Medical Concerns of the Young Female Athlete - report from the American Academy of Pediatrics Commit

Author: Monica Preboth
Date: March 15, 2001

The Committee on Sports Medicine and Fitness of the American Academy of Pediatrics (AAP) has issued a position statement on medical concerns of the female athlete. The statement appears in the September 2000 issue of Pediatrics.

According to the AAP committee, young female athletes who are regular participants in sports may develop certain medical conditions, such as eating disorders, menstrual dysfunction and decreased bone mineral density. This revision of a previous AAP statement provides updated and expanded information for physicians on health concerns of the young female athlete. The statement discusses disordered eating, menstrual dysfunction, decreased bone mineral density, clinical evaluation and treatment. The AAP committee also makes the following recommendations:

* Exercise and participation in sports should be encouraged among girls and female adolescents for health benefits and enjoyment.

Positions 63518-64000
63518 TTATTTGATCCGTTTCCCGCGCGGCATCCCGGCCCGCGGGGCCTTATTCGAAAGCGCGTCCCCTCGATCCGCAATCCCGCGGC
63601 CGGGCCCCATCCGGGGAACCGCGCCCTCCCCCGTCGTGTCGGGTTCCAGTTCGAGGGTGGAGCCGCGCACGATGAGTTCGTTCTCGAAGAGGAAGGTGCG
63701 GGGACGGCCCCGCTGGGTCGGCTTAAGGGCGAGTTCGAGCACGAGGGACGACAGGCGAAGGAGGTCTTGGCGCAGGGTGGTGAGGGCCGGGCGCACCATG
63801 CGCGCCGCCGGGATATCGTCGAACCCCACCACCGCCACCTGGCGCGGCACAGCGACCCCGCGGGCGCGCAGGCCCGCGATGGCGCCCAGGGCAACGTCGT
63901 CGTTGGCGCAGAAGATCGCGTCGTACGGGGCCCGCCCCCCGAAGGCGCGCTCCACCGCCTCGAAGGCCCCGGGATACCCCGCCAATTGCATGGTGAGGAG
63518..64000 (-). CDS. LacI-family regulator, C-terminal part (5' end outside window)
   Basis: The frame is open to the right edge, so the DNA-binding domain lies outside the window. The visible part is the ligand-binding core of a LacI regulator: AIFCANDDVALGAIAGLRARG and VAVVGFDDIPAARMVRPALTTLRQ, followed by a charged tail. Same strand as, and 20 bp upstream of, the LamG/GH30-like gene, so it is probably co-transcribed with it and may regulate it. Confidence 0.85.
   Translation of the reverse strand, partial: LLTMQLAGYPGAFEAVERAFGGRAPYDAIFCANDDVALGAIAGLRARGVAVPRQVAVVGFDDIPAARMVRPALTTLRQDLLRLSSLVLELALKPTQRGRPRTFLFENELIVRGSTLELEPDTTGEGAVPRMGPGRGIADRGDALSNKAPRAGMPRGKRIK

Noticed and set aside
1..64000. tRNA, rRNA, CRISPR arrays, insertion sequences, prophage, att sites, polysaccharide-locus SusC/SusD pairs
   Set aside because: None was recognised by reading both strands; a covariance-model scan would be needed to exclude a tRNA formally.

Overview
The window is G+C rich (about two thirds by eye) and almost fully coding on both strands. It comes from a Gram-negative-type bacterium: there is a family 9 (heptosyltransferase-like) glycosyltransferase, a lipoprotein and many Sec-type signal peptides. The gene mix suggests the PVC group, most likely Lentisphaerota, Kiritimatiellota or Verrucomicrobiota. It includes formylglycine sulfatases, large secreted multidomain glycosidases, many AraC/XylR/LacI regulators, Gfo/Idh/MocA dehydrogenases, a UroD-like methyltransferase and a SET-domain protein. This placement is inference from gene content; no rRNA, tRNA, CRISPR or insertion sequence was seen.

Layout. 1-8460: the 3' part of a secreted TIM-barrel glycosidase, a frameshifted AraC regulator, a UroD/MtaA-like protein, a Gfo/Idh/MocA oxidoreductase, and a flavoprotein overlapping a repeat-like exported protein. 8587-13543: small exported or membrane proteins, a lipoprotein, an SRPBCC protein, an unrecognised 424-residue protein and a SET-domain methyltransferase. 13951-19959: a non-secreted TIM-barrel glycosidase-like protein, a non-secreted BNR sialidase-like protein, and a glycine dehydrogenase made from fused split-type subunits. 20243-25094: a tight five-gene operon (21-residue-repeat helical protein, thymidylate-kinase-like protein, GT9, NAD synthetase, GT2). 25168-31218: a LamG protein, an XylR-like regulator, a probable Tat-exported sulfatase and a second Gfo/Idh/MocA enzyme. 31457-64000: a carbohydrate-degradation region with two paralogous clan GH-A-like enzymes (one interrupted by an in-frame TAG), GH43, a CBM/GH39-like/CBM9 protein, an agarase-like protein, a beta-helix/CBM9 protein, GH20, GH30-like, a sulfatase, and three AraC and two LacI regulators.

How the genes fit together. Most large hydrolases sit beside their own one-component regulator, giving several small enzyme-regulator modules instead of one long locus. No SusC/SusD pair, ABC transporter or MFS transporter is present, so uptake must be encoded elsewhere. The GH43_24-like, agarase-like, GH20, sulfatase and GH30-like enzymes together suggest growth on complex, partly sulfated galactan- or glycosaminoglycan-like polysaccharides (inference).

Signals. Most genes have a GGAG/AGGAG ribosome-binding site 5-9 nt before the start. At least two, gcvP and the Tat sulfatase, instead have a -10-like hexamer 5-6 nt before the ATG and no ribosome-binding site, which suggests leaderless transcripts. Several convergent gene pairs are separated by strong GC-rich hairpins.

* Dietary practices; exercise intensity, duration and frequency; and menstrual history should be reviewed during evaluations that precede participation in sports or other medical encounters in which related problems may present.

* Amenorrhea should not be considered a normal response to exercise. A complete medical evaluation is required for any adolescent with primary or secondary amenorrhea or persistent oligomenorrhea.

* Disordered eating should be considered in adolescents with amenorrhea. Treatment often requires a team of health care professionals, including a physician, nutritionist and mental health professional, in addition to the cooperation of coaches, parents and teammates.

* Athletes, parents and coaches should receive education and counseling on eating disorders, menstrual dysfunction, decreased bone mineralization, and adequate calorie and nutrient intake to meet energy expenditure and maintain normal growth and development.

* When athletes and coaches want to know what weight and amount of body fat are best for a given athlete, it is preferable to establish a range of values rather than specific values. Defining a specific ideal weight or body fat level is difficult and potentially dangerous.

* An adolescent with menstrual dysfunction attributed to exercise should be encouraged to increase her caloric intake and modify excessive exercise. If an athlete's weight is low, she may be required to gain weight before resuming athletic activity.

* Estrogen-progesterone supplementation may be considered in the mature amenorrheic athlete.

* Measurement of bone mineral density may be considered as a tool when making treatment decisions for the amenorrheic athlete.

COPYRIGHT 2001 American Academy of Family PhysiciansCOPYRIGHT 2001 Gale Group

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